Lots of things get branded as “growing pains” but just because there is pain in a developing child does not always mean it's a real growing pain. You can certainly dismiss pain in a growing child as this. A true growing pain just happens during the night and never during the day. The pain is also in the upper calf muscle and behind the knee. If the discomfort takes place during the day and in another place than the rear of the leg and knee, then it's not really a true growing pain and is probably due to something different that should be looked into. Typically, it only occurs in younger children and awakens the kid during the night. There will be no history of trauma or any type of damage to the area that the pain happens in.
Growing pains are somewhat benign and self-limiting, in that they do come right after time. Nonetheless, they are often stressful to the child and parents at the time and, most importantly, there are a few serious and rare disorders that can have signs much like growing pains, therefore each case has to be taken seriously and investigated to eliminate the other possible causes. The consequences of neglecting these rare causes of similar symptoms can be significant.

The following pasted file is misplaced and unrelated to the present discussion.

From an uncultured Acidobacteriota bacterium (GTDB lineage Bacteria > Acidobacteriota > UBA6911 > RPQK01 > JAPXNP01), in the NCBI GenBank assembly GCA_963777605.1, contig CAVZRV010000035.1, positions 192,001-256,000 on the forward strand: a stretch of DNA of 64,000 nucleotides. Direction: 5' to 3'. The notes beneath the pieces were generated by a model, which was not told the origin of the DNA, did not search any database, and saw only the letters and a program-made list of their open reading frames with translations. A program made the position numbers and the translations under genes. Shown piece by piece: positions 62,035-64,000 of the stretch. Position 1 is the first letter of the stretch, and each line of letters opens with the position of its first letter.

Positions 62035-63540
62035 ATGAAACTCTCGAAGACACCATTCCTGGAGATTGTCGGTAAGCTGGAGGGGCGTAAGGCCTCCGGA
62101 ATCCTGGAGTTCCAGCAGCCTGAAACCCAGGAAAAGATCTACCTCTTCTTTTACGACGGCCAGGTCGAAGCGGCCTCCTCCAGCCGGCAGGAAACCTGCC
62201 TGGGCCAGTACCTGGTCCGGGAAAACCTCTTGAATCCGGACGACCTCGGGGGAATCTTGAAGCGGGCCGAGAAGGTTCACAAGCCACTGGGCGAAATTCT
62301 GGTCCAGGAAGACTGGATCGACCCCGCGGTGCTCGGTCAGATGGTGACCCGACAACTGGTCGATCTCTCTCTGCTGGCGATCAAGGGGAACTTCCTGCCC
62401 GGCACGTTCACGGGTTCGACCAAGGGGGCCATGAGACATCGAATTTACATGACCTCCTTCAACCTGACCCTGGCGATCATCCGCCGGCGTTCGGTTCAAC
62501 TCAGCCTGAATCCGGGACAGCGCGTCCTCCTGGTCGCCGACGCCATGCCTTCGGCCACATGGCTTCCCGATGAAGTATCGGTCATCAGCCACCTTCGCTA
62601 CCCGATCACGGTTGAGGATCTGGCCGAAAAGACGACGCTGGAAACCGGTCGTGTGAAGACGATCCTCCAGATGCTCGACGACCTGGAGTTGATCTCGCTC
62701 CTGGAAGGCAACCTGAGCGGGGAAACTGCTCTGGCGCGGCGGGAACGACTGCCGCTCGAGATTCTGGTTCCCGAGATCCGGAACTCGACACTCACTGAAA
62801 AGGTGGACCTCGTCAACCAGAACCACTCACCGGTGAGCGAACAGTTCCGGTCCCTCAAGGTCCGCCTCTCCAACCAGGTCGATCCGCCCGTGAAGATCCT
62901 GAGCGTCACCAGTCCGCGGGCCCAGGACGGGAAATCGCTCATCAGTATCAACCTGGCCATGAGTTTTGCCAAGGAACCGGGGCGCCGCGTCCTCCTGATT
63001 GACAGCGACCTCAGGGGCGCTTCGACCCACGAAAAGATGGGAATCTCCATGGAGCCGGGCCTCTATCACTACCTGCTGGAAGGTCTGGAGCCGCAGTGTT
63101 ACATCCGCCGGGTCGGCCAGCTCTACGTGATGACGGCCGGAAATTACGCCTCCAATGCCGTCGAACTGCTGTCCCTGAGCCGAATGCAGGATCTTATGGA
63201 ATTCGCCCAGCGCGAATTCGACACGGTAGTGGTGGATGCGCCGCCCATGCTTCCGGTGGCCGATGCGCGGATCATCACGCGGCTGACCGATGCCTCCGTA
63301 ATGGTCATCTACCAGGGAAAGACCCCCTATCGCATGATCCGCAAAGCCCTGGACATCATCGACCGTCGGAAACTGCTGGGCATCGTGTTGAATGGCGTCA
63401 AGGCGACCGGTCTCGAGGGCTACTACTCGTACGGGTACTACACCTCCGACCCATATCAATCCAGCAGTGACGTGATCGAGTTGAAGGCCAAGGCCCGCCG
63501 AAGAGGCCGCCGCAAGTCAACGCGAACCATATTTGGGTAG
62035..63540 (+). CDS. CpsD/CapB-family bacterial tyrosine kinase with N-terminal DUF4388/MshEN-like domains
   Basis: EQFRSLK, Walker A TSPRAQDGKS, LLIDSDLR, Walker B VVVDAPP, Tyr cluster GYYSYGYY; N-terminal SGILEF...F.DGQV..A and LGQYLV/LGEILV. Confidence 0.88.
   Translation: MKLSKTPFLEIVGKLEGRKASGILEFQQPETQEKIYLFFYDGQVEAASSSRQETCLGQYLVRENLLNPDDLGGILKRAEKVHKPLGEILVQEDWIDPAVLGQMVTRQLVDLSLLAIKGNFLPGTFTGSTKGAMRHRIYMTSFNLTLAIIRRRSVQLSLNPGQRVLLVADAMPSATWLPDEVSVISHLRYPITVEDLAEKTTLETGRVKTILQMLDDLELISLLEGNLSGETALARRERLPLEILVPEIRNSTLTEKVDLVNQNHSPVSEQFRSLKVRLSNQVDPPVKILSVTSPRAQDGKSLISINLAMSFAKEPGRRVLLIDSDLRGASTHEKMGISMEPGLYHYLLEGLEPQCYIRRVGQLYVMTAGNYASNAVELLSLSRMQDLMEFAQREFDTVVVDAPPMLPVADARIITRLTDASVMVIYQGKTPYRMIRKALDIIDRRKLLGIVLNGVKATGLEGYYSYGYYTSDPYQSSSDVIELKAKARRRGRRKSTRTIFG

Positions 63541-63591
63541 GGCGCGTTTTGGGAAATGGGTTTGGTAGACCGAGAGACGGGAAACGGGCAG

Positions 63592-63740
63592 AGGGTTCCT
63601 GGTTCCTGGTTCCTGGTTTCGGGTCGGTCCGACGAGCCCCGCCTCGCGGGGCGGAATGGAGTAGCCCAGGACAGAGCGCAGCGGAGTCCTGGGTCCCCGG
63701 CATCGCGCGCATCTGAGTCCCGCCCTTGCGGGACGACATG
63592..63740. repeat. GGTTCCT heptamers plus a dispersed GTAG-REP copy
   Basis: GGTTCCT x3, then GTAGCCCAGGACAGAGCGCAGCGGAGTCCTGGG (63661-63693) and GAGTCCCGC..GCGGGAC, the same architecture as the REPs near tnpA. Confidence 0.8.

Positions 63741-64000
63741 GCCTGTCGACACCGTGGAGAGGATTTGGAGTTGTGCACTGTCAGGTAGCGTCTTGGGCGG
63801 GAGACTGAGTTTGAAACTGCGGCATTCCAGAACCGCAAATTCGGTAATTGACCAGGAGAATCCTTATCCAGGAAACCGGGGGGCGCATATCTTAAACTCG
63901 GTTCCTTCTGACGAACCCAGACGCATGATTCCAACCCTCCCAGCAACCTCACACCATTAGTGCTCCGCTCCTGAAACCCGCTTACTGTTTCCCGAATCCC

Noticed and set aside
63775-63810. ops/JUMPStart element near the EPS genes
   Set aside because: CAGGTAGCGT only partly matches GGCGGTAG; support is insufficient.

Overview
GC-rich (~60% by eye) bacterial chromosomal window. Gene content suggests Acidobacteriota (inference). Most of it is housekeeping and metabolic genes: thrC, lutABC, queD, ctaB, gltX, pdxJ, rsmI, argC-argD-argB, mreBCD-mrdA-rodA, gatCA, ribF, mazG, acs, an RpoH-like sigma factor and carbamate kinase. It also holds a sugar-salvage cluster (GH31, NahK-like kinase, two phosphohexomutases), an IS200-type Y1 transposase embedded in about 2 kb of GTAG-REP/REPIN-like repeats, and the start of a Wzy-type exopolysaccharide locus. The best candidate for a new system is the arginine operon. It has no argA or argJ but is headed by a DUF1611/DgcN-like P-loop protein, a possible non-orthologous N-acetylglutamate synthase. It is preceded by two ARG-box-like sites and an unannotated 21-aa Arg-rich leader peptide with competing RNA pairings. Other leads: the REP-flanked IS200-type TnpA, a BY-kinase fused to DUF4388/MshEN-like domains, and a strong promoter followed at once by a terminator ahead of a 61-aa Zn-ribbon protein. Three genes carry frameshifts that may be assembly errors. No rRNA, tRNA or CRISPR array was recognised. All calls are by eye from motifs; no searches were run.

The standard treatment for growing pains is simply reassurance of the child. They need to be comforted and helped to get back to sleep. Soothing massage or rubbing of the leg will usually be useful. In some instances medication can be used to help the pain and ease the getting back to sleep. Stretching before going to bed and when the pain happens can also be useful. Of most importance is education in regards to the nature of growing pains and that it will pass and an evaluation of those possible uncommon and serious causes of the discomfort.